Drug metabolism and disposition: the biological fate of chemicals

Bioactivation of 1,1-dichloroethylene to its epoxide by CYP2E1 and CYP2F enzymes.

PMID 15319346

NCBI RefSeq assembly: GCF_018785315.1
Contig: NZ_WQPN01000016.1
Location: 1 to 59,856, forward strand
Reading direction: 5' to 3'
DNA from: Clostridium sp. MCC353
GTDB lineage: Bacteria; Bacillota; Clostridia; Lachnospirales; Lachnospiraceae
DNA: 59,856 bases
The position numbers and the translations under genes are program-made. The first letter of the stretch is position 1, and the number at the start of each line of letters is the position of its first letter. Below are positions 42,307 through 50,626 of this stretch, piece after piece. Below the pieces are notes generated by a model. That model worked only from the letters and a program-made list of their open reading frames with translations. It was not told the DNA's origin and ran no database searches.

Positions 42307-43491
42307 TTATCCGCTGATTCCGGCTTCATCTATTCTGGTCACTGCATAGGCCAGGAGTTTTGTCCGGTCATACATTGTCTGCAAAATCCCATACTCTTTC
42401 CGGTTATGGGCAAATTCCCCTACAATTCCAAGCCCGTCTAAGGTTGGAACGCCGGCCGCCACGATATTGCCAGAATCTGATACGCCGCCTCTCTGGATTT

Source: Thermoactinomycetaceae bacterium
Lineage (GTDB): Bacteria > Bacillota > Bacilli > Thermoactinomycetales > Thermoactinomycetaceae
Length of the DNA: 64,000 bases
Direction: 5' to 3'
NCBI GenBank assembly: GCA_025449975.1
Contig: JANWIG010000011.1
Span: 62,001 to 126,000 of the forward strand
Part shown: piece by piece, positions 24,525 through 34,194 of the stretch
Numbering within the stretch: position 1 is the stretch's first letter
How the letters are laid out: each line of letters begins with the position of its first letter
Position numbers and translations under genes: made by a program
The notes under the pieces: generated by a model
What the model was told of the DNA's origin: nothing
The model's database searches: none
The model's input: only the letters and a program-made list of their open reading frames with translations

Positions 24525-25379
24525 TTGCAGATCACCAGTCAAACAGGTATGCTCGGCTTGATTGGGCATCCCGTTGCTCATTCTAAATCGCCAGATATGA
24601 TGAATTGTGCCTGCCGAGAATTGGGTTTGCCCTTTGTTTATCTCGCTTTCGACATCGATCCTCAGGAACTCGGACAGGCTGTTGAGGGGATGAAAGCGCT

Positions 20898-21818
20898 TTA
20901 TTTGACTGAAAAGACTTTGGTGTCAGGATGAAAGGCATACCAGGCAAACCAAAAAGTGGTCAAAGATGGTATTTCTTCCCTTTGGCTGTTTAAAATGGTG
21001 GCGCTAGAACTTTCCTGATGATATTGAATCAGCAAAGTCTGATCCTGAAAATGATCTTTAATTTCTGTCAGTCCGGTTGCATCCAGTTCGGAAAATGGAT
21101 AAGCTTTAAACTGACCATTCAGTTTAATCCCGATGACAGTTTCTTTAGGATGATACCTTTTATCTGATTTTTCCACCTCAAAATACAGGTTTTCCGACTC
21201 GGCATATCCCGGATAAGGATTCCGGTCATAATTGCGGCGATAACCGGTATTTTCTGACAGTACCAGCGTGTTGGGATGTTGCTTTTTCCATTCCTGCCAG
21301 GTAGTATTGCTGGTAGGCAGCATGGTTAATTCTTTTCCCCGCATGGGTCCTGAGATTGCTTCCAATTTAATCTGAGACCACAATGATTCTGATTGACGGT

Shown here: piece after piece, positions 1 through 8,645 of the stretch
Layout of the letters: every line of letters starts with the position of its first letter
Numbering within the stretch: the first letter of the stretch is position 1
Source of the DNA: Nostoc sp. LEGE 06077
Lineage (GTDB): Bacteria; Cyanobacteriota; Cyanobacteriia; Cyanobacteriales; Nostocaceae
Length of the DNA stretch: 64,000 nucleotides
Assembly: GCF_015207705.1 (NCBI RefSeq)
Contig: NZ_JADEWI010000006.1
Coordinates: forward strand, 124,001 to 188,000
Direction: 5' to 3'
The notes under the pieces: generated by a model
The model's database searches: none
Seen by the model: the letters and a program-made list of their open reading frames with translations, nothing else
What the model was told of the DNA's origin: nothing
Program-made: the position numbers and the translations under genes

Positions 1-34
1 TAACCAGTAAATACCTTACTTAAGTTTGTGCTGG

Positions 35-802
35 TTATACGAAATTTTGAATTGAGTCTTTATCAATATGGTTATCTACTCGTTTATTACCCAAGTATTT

1,1-Dichloroethylene (DCE) exposure to mice elicits lung toxicity that selectively targets bronchiolar Clara cells. The toxicity is mediated by DCE metabolites formed via cytochrome P450 metabolism. The primary metabolites formed are DCE epoxide, 2,2-dichloroacetaldehyde, and 2-chloroacetyl chloride. The major metabolite detected is 2-S-glutathionyl acetate [C], a putative conjugate of DCE epoxide with glutathione. In this investigation, studies were undertaken to test the hypothesis that CYP2E1 and CYP2F2 are involved in bioactivation of DCE to the epoxide in murine lung. We have developed a method using liquid chromatography/mass spectrometry (LC/MS) to evaluate the kinetics of the rates of production of conjugate [C] by recombinant CYP2E1 and CYP2F enzymes and lung microsomes. Concentration-dependent formation of conjugate [C] was found in incubations of DCE with recombinant CYP2E1 and CYP2F enzymes and lung microsomes from CD-1, wild-type (mixed 129/Sv and C57BL), and CYP2E1-null mice. Recombinant rat CYP2E1 exhibited greater affinity and catalytic efficiency for DCE metabolism than did recombinant human CYP2E1, mouse CYP2F2, goat CYP2F3 or rat CYP2F4. In the lung microsomal incubations, the rates of conjugate [C] production were higher in CD-1 mice than in either wild-type or CYP2E1-null mice; the level of [C] in CYP2E1-null mice was about 66% of that in wild-type mice. These results demonstrated that LC/MS analysis is a suitable method for detection and quantitation of conjugate [C], and that CYP2E1 and CYP2F2 catalyze the bioactivation of DCE to the epoxide in murine lung. The results also demonstrated that CYP2E1 is the high-affinity enzyme involved in DCE bioactivation.